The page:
When a young African girl is abandoned by her missionary for asking too many questions, she takes the phrase ‘Seek and ye shall find’ a little too literally. She sets out on an adventure to try and find God. But which one? Bernard Shaw’s short story is reimagined as a one-act play by Lisa Codrington in this comic and irreverent adaptation. On stage through Sept. 11.
Grover’s Corners, an ordinary town in New Hampshire, is rendered with extraordinary care in this American classic. In a play stripped to its essence, we are invited into the everyday lives of the town’s inhabitants and through them witness enduring truths of the human condition. First produced in 1938, this Pulitzer Prize-winning drama has become an American classic and is Thornton Wilder’s most renowned play. On stage through Oct. 15. Read the full review.
“Mrs. Warren’s Profession”
Kitty Warren has worked hard to provide for her daughter, and now that Vivie is about to strike out on her own, her mother decides it’s time for her feminist daughter to finally learn the truth about her mother’s profession. This is a contemporary look at a classic Bernard Shaw play that still challenges our notions of motherhood and the business of sex. Originally banned from public performance, it was first staged at a private men’s club and the production in New York led to arrests. On stage through Oct. 23. Read the full review.
A comic look at love, marriage and money. We’re in Scotland as yet another train is derailed and the passengers have to stay the night. They include a wealthy bachelor who can’t see a pretty girl without proposing to her and within minutes he’s gotten engaged – twice. And he’s already engaged! Written in 1877, a year before Gilbert and Sullivan’s “H.M.S. Pinafore,” the celebrated team’s librettist, Gilbert, created this satire, which went on to inspire the comedies of Shaw, Oscar Wilde and Noel Coward. On stage through Oct. 30.
“Master Harold’ … and the Boys”
Port Elizabeth, South Africa 1950. In a tea shop owned by his parents, on a long and rainy afternoon, 17-year-old Hally (“Master Harold”) and two middle-aged servants of his parent’s household recall fond memories of times spent together. But when news comes that the boy’s tyrannical father is returning home, the personal becomes political. First produced in 1982, the play was initially banned in South Africa and has since become an enduring, modern classic that continues to speak to inequality and injustice. On stage through Sept. 10.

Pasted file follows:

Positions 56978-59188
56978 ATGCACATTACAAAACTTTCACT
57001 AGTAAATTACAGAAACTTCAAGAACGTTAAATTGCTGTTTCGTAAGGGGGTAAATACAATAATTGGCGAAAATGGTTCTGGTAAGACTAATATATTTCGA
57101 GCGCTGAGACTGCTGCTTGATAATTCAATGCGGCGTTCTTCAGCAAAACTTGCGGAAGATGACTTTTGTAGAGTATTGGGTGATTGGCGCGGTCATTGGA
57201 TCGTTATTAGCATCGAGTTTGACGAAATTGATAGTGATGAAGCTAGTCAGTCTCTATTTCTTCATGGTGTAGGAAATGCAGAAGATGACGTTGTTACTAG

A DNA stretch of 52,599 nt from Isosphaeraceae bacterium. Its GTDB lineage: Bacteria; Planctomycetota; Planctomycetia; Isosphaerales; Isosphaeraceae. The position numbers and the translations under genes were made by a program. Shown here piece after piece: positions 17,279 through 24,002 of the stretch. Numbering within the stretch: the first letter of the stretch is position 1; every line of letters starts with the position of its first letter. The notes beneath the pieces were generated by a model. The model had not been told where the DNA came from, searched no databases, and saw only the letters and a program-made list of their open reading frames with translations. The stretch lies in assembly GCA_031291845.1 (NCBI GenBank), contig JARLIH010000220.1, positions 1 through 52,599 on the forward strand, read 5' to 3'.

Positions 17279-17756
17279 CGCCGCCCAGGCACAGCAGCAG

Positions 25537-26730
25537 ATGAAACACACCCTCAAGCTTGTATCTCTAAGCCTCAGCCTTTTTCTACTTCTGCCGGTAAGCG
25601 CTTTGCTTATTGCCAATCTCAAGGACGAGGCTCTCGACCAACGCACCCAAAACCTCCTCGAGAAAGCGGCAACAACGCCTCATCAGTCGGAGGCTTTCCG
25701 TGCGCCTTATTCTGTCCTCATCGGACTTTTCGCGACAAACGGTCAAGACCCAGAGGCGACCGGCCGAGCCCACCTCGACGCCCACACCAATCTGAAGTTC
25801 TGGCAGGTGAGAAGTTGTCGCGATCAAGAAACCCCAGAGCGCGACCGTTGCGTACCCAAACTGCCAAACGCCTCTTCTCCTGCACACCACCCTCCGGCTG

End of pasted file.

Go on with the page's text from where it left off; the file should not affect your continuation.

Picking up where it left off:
“The Dance of Death”
Isolated on an island in a reclaimed fortress, Edgar, an army captain, and his wife, Alice, have been tormenting each other for 25 years. Their children have fled, no servant will stay, and when Kurt, Alice’s cousin, arrives, he finds himself drawn into their deadly games. August Strindberg’s darkly comic play has been called the forerunner to Coward’s “Private Lives” and Albee’s “Who’s Afraid of Virginia Woolf” in its bleakly comic look at the travails of marriage. On stage through Sept. 10.
“Sweeney Todd: The Demon Barber of Fleet Street”
Two men arrive in London — one young and hopeful, the other damaged and brooding — and become inextricably linked in a tale of love, revenge and a mysterious secret. Darkly comic and brilliantly unsettling, this is one of Stephen Sondheim’s most celebrated musicals. On stage through Oct. 19. CV
Bob Abelman covers theater and cultural arts for the Cleveland Jewish News. Follow Bob at Facebook.com/BobAbelman3.
Originally published in the Cleveland Jewish News on June 27, 2016.
Lead image: Quite a range of characters populates this “Alice.” PHOTO | David Cooper